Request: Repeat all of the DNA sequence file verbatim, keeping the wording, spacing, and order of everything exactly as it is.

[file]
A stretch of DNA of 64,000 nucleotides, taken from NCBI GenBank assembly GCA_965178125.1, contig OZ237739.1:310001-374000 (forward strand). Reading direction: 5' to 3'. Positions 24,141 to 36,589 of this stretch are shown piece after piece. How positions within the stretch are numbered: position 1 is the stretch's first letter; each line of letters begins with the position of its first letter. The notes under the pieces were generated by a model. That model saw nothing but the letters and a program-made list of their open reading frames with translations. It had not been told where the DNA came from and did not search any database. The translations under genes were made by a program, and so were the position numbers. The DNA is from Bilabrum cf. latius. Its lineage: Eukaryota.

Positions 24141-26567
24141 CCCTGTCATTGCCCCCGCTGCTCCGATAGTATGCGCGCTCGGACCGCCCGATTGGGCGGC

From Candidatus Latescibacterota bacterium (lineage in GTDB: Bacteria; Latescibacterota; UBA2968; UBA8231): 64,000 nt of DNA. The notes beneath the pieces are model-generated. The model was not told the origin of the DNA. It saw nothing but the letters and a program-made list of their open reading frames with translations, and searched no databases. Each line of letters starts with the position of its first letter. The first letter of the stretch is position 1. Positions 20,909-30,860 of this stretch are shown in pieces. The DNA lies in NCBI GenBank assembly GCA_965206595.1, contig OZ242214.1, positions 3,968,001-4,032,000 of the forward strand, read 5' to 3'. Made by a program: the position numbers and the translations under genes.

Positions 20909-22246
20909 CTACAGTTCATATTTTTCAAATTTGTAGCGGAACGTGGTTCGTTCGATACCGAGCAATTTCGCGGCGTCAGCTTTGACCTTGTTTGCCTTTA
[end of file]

A stretch of DNA of 64,000 nucleotides, taken from NCBI GenBank assembly GCA_965178125.1, contig OZ237739.1:310001-374000 (forward strand). Reading direction: 5' to 3'. Positions 24,141 to 36,589 of this stretch are shown piece after piece. How positions within the stretch are numbered: position 1 is the stretch's first letter; each line of letters begins with the position of its first letter. The notes under the pieces were generated by a model. That model saw nothing but the letters and a program-made list of their open reading frames with translations. It had not been told where the DNA came from and did not search any database. The translations under genes were made by a program, and so were the position numbers. The DNA is from Bilabrum cf. latius. Its lineage: Eukaryota.

Positions 24141-26567
24141 CCCTGTCATTGCCCCCGCTGCTCCGATAGTATGCGCGCTCGGACCGCCCGATTGGGCGGC

From Candidatus Latescibacterota bacterium (lineage in GTDB: Bacteria; Latescibacterota; UBA2968; UBA8231): 64,000 nt of DNA. The notes beneath the pieces are model-generated. The model was not told the origin of the DNA. It saw nothing but the letters and a program-made list of their open reading frames with translations, and searched no databases. Each line of letters starts with the position of its first letter. The first letter of the stretch is position 1. Positions 20,909-30,860 of this stretch are shown in pieces. The DNA lies in NCBI GenBank assembly GCA_965206595.1, contig OZ242214.1, positions 3,968,001-4,032,000 of the forward strand, read 5' to 3'. Made by a program: the position numbers and the translations under genes.

Positions 20909-22246
20909 CTACAGTTCATATTTTTCAAATTTGTAGCGGAACGTGGTTCGTTCGATACCGAGCAATTTCGCGGCGTCAGCTTTGACCTTGTTTGCCTTTA